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Conclusion

External Hard Drives with Trimmings Aplenty
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Axiomtec leaves the choice of hard disk to the customer, which means drives as big as 500 GB can make themselves at home in their enclosures. Maxtor offers only a 200 GB version, and SmartDisk sent us its top-of-the-line 250 GB version for testing.

All three products deliver something between satisfactory (Axiomtech) and good performance (Maxtor, SmartDisk). All support USB 2.0, but only the CrossFire offers support for FireWire 1394a. But alas the CrossFire offers no backup solution that goes beyond scripted use of Windows Backup or manual copy and paste maneuvers, even though it was the speediest performer of all the products we tested.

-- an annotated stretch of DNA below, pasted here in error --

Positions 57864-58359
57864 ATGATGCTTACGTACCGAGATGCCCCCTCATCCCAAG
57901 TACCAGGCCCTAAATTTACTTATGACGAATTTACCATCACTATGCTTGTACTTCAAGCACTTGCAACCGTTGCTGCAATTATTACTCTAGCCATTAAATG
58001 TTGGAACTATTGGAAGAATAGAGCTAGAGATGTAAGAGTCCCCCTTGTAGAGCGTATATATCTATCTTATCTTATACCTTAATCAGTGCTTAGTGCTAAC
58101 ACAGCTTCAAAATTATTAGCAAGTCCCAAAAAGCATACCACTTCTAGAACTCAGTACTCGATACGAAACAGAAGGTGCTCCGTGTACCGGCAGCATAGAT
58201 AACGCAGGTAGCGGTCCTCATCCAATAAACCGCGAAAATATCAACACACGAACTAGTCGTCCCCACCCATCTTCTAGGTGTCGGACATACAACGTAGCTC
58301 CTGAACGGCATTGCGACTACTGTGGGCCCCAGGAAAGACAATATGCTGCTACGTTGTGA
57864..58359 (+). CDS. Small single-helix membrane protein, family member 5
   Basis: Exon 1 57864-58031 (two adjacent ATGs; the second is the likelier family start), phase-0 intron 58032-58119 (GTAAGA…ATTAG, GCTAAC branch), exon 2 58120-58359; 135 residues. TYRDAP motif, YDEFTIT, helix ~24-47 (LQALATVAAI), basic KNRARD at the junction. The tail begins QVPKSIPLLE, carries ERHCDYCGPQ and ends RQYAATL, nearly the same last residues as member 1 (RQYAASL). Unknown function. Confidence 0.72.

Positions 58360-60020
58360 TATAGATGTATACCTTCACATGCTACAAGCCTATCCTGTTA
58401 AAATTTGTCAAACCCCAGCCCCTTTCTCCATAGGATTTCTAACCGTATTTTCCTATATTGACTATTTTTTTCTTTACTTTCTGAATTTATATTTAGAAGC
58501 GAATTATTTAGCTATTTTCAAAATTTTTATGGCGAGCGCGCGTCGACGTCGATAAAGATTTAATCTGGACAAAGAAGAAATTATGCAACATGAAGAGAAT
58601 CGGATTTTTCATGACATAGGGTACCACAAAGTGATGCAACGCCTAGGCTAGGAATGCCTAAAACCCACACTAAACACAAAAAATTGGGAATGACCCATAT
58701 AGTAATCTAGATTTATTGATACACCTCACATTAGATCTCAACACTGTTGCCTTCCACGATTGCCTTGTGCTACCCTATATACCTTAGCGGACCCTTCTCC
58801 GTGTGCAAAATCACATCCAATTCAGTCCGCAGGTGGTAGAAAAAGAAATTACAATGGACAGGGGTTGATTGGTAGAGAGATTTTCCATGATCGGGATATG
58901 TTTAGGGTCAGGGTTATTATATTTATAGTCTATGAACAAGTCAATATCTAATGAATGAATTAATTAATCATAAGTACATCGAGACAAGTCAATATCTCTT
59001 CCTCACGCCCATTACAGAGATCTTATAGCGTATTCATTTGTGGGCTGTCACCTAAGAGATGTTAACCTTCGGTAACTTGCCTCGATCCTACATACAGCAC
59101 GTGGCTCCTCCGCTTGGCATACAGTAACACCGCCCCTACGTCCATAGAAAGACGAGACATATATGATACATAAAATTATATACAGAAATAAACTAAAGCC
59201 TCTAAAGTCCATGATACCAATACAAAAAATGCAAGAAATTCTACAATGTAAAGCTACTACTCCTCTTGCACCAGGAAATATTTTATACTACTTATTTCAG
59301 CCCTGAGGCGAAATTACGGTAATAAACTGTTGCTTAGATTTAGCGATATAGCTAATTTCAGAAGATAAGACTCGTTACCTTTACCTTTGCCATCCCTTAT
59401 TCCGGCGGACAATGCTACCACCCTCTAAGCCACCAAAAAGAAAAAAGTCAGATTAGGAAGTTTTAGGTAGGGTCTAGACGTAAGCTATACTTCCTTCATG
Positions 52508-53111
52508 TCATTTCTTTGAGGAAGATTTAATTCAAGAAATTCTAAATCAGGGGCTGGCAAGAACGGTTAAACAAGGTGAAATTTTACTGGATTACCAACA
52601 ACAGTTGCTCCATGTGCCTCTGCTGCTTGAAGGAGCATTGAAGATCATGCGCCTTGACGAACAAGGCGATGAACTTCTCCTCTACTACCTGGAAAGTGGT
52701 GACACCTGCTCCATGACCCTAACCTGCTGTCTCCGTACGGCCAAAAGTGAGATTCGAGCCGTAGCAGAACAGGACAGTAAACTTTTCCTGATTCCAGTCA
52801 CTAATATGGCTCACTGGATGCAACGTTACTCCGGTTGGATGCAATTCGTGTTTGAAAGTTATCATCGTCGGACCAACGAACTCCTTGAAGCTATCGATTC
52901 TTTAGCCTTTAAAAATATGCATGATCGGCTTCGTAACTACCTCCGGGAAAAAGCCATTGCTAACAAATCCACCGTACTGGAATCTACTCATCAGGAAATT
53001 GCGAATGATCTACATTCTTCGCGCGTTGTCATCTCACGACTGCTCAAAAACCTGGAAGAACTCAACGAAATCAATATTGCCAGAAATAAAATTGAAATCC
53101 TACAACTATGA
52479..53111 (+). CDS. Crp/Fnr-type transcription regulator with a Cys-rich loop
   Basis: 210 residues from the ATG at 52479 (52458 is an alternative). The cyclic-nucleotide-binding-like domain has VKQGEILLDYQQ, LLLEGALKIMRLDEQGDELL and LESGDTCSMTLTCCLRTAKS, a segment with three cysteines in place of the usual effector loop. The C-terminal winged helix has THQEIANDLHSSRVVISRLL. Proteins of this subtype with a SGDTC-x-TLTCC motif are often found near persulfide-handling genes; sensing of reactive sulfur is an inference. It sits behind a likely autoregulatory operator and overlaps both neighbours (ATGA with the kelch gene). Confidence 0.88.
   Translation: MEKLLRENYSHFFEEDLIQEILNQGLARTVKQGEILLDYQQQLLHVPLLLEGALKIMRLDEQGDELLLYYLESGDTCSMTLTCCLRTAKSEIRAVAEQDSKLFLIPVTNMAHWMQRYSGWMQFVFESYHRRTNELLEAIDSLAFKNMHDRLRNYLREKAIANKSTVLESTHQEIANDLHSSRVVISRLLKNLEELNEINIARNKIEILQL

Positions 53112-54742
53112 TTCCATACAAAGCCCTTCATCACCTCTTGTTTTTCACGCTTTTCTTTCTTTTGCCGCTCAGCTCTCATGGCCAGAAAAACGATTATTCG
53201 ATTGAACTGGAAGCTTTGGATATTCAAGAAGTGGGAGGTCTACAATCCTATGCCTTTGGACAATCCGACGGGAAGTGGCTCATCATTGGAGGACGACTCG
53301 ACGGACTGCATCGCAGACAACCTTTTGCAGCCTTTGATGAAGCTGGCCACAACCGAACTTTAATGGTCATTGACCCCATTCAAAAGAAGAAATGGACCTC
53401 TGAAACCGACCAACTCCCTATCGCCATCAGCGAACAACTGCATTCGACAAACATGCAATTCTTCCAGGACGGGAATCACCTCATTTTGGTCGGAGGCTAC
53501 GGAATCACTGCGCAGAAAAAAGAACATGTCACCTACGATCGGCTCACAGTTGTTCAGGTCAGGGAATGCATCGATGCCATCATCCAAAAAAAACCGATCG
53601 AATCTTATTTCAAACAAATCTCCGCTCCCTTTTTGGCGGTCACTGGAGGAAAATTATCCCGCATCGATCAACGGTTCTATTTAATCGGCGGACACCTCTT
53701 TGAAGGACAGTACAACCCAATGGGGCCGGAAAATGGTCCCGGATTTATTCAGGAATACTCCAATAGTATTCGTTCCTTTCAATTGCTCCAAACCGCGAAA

Axiomtec is the only vendor to offer a creditable disaster recovery tool in its ExBoot product family. Should a computer crash completely because of a drive problem, users may either reboot their systems from the ExBoot drive, or reboot with the help of a software CD that can also restore the contents of the failed drive onto a replacement unit. But this process is painfully slow: even though we restored only 50 GB of data onto a new drive, this process took more than a full day to complete. If this involved a truly critical system, it would be faster to re-install on new hardware!

The lack of a disaster recovery option is the only real weakness we can find in the Maxtor offering, because its Dantz-supplied backup software is both more flexible and easier to use than the Axiomtec alternative. We can only hope that future versions of the OneTouch II Small Business Edition add a disaster recovery option to its feature list. For a list price of $599 that's not too much to ask, either.

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